Special Educational Needs and Disability
How school gives help to children with Special Educational Needs - SEN Support
Most children and young people have their needs met by being provided with support and/or services which are available as part of the Hackney Local Offer.
All children or young people either with an EHC Plan or on SEN Support will have:
- A One Page Profile/ Individual Educational Plan containing the views of the child or young person and agreed ways to support
- Evidence of any additional support and specialist advice to meet the child or young person’s identified needs and progress against outcomes.
By using the process of Assess, Plan, Do, Review over an appropriate period of time and for at least two cycles, the support is tried, adapted as part of a ‘graduated approach’.
Your child’s difficulties are assessed so that the right support can be given. This should include, for example, asking you what you think, talking to professionals who work with your child (such as their teacher), and looking at records and other information.
This is reviewed regularly so that the support provided continues to meet your child’s needs.
School agrees, with your involvement, the outcomes that the SEN support is intended to achieve, for example, how your child will benefit from any support they get.
Everyone who is involved will need to have a say in deciding what kind of support will be provided, and decide a date by which they will review this so that they can check to see how well the support is working and whether the outcomes have been or are being achieved.
The school will put the planned support into place. The teacher remains responsible for working with your child on a daily basis, however, the SENDco and any support staff or specialist teaching staff involved in providing support should work closely to track your child’s progress and check that the support is being effective.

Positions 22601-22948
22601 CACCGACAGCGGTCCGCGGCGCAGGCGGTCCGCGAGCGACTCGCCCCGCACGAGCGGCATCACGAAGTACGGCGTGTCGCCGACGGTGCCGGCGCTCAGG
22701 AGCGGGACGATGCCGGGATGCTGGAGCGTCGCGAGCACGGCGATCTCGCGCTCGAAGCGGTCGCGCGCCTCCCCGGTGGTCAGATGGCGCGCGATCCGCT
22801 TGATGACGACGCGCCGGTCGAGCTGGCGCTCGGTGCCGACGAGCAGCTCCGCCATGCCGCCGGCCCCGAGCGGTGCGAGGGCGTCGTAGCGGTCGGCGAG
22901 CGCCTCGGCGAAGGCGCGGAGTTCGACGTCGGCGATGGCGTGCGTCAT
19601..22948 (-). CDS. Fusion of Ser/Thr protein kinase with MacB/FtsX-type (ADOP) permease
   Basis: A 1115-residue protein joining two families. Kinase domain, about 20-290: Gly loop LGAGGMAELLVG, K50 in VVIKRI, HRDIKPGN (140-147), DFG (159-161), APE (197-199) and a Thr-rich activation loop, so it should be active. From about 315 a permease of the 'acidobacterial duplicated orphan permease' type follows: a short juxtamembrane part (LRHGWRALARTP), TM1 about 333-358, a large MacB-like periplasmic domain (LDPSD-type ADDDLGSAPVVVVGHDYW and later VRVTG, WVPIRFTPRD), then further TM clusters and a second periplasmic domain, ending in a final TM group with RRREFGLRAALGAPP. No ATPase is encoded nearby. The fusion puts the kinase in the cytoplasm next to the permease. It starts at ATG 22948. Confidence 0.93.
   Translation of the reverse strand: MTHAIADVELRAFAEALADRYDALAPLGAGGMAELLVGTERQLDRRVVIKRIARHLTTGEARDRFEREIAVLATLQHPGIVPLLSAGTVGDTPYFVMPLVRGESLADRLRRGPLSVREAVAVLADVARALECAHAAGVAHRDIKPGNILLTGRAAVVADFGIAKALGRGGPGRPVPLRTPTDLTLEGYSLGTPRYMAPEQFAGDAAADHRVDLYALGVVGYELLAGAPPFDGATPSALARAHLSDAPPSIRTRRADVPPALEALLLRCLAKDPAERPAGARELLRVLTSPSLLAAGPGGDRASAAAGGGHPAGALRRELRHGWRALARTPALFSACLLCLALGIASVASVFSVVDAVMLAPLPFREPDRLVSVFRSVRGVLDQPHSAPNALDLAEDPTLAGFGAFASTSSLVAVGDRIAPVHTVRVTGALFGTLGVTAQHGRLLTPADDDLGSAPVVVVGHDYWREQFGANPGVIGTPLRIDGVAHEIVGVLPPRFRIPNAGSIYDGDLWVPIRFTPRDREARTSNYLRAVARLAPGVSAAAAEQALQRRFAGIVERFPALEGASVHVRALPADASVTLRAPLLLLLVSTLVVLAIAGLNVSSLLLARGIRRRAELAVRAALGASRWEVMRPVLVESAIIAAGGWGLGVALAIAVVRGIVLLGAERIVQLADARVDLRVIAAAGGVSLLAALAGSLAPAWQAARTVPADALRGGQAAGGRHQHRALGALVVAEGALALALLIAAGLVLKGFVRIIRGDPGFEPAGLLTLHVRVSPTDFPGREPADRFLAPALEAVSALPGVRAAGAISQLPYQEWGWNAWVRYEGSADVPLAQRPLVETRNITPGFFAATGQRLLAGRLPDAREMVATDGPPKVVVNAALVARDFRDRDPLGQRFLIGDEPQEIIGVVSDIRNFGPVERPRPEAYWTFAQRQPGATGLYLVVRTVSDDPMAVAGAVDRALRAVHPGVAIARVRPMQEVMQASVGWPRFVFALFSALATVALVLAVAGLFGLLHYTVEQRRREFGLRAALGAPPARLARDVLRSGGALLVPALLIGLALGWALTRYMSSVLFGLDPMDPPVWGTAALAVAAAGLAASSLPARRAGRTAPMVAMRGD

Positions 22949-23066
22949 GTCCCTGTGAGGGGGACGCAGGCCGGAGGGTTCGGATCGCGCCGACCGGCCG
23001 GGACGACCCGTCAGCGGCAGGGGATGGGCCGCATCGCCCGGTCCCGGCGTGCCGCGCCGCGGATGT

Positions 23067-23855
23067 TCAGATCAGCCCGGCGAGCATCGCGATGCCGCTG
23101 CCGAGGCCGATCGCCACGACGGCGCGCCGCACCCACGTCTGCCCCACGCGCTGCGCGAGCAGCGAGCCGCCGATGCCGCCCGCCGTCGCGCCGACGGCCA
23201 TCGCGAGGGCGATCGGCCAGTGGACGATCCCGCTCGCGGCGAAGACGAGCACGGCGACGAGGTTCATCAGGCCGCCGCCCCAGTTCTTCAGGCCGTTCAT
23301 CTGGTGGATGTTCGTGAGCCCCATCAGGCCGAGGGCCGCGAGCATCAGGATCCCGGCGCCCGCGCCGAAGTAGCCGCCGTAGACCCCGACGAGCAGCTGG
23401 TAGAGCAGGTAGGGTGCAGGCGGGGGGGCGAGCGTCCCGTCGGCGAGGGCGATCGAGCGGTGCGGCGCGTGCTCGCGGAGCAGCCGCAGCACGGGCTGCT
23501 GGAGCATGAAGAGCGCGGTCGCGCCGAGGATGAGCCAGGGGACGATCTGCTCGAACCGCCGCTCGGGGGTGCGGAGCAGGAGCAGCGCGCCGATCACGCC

The support your child receives should be reviewed at the time agreed in the plan. You can then decide together if the support is having a positive impact, whether the outcomes have been, or are being, achieved and if or how any changes should be made.
What is a One Page Profile?
A One Page Profile captures all the important information about a person on a single sheet of paper under three simple headings: what people appreciate about me, what’s important to me and how best to support me.
How can they help us to support people better?
One Page Profiles are deceptively simple, and in this simplicity lies their strength. They help us to support people better by:
- Helping us build better relationships by truly understanding what really matters to the person in their life and the way they are supported to live it
- Providing a record that can move with the person as they transition from service to service or use multiple services
- Being regularly updated to reflect people’s changing circumstances and aspirations
- When staff have One Page Profiles, the people being supported feel like they get to know the person, rather than just the job title
What is an Individual Education Plan?
The teacher will use different ways of teaching and different lesson materials to help individual children learn best. This is called “differentiating the curriculum”. It is a normal part of the teacher’s role.
When extra help is needed, this is called SEN support (K). Schools have to decide what help is needed and then make sure it is effective. To do this they may decide to write an Individual Education Plan (IEP).
IEPs are working documents drawn up by schools to plan support for children with special educational needs (SEN). Parents should always have a copy of the IEP or OPP.
IEPs should only record support which is additional to or different from the differentiated curriculum available to all pupils.
Impact of interventions for SEN students
The progress of SEND students between KS2 and GCSE was above average for SEND students when compared to National validated 2015 data. Furthermore, improved practice and targeted intervention programmes in Maths and English enabled the progress of SEND students last year with 68% of Year 11 SEND students improving by at least 1 grade or more in an year.